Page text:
Film: “The House of Mirth”
Kirby Lecture Hall – Martin, 7:30 & 10:00 p.m.

Baroque Lute Recital by Richard Stone
Lang Concert Hall, 8:00 p.m.


Celebration of Mass
Bond Memorial Hall, 11:00 a.m.

Protestant Worship
2nd Floor Worship Room – Bond, 4:00 p.m.

Recital by David Shimoni ’94, Piano
Lang Concert Hall, 7:30 p.m.

Higher Ground Meeting
Kohlberg 115, 9:00 p.m.



1) Softball falls to Arcadia

Freshman Sam Brody scored in the top of the first inning to give the Garnet
an early lead, but Arcadia racked up five runs in the bottom of the inning
and went on to win the game by a score of 7-1. Brody, Pam Lavallee ’03, Mary
Mintel ’05, and Mary Blair ’05 each picked up hits on the afternoon. The
team’s record dropped to 0-8 on the season, and they will open their
Centennial Conference play on Saturday with a double-header at Western


2) World sports roundup

* The NCAA Tournament was Upset City last night, baby! Despite having four
of the same starting players from the team that claimed the NCAA title last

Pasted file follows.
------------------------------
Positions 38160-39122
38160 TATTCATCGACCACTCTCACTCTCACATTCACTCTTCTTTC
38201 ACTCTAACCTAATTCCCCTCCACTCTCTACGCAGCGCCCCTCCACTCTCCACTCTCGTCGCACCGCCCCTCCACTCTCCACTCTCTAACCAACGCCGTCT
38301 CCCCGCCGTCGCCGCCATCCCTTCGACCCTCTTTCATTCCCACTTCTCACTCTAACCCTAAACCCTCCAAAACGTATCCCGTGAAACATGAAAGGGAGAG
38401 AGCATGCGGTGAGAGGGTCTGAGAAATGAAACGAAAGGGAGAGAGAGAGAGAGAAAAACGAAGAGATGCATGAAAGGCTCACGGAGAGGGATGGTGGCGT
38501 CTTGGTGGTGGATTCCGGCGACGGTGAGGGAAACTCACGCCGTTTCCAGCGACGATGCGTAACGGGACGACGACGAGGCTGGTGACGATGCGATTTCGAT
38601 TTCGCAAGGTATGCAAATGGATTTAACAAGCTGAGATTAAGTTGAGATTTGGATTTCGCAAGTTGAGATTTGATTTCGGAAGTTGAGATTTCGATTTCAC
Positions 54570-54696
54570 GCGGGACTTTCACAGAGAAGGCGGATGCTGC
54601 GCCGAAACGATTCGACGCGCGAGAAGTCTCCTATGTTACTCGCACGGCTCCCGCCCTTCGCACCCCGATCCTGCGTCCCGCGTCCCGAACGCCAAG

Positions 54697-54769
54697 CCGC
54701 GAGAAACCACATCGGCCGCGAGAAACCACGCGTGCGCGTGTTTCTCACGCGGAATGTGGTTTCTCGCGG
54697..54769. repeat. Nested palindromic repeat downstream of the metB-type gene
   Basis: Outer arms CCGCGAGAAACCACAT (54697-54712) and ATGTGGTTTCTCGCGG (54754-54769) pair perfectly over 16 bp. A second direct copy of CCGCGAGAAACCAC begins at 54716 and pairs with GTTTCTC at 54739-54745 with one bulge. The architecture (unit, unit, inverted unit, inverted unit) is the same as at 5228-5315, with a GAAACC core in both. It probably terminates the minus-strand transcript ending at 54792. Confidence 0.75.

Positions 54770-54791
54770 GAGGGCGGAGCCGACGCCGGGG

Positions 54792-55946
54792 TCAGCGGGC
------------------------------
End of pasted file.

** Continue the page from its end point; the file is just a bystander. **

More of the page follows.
year, Duke was eliminated from this year’s tournament without reaching the
final eight, as they were shocked by Indiana 74-73 in the South Regional
semifinals. The Hoosiers, who had not made it to the Elite Eight since 1993
under coach Bob Knight, will go on to play Kent State for a spot among the
Final Four. Cinderella squad Kent State, ranked 10th in the bracket, upset
#3 Pittsburgh in overtime, 78-73. Meanwhile, in the West Regional
semifinals, Arizona, who lost to Duke in last year’s championship game, was
also forced to make a much earlier exit this year, falling to second-seeded